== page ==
The last Sheridan County School District 2 board meeting of the summer was a relatively short one, but packed with updates on $2.5 million-worth of summer capital construction updates. Sheridan Media's Mary Jo Johnson has the report.
Carroll also said that construction documents are being prepared and bids will go out this week on the Sheridan Junior High School Hill Stability Project. She hopes the work will be awarded at the September board meeting; the project will be in two phases, with the first phase in the fall and the second phase next spring.
Scott Stults, Director of Elementary Education, reported that as of Monday, 277 students have registered for kindergarten for this school year. Trustee Scott Hininger stated those numbers are “encouraging; it's really nice our numbers are staying up.”
The debacle known as PAWS remains just that. Assistant Superintendent for Curriculum and Assessment, Tom Sachse, reported that results from last spring will not be ready. Sachse says that normally the District would get PAWS results in late July or early August, and he would report on those results at the August board meeting. Not so this year, and it's quite frustrating for teachers.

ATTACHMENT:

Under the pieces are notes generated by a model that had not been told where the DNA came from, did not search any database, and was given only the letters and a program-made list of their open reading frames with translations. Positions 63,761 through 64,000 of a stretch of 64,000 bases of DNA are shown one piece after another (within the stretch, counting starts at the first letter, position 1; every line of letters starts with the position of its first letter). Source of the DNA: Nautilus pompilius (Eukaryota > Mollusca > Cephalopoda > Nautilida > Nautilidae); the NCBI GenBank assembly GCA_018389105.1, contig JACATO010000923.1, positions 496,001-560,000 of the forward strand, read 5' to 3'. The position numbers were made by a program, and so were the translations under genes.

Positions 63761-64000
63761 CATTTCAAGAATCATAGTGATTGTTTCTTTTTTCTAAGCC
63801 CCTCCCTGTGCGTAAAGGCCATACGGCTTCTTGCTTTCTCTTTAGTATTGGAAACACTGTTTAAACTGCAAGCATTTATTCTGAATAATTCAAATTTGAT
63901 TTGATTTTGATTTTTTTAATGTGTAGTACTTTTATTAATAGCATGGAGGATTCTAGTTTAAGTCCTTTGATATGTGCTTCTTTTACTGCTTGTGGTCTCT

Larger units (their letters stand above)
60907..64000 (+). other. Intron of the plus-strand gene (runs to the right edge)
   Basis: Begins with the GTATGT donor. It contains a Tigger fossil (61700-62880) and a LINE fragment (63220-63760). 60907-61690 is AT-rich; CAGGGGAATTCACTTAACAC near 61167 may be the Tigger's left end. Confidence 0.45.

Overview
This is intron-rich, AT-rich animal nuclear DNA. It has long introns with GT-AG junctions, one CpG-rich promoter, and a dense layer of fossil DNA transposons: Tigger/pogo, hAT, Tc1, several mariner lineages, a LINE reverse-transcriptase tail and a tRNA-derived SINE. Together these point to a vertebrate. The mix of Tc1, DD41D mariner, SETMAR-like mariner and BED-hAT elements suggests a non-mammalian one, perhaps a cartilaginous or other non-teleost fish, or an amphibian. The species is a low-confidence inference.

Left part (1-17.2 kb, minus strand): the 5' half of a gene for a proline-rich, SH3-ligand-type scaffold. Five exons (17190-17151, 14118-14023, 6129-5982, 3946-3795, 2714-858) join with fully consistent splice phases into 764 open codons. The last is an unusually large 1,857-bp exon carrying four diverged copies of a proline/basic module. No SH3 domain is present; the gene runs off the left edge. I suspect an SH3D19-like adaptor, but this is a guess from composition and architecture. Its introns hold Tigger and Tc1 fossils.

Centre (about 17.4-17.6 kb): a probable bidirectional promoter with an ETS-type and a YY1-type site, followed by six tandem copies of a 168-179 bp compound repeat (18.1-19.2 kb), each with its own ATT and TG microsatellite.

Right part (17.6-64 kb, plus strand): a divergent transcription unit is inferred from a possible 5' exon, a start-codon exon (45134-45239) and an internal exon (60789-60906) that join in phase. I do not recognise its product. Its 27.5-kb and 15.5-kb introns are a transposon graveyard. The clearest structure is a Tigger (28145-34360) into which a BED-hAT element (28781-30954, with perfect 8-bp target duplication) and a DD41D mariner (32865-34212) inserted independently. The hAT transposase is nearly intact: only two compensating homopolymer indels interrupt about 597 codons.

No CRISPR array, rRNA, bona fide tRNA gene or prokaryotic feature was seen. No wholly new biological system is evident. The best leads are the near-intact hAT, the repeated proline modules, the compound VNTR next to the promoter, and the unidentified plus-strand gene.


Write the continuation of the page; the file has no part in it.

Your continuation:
Assistant Superintendent Terry Burgess and Scott Stults gave an update on more stringent Bullying Policies being adapted District-wide, which will be distributed in student handbooks and will require parents' signatures at the start of school.
Action items from last night's meeting: Trustees approved on second reading an amended policy on correct administration of medication to students; they approved receipt of an $83,000 grant to update the Woods shop CNC router and granted permission to advertise for bids; they granted permission to advertise to bid for maintenance fleet vehicles, particularly for plowing; and they granted permission to advertise to bid for the demolition of the old Meadowlark Elementary School. In answering a question from Trustee Hackman as to why the school must come down, Julie Carroll responded saying that enough things had deteriorated building-wide that made it more cost-effective to demolish and build new, rather than remodel the current building.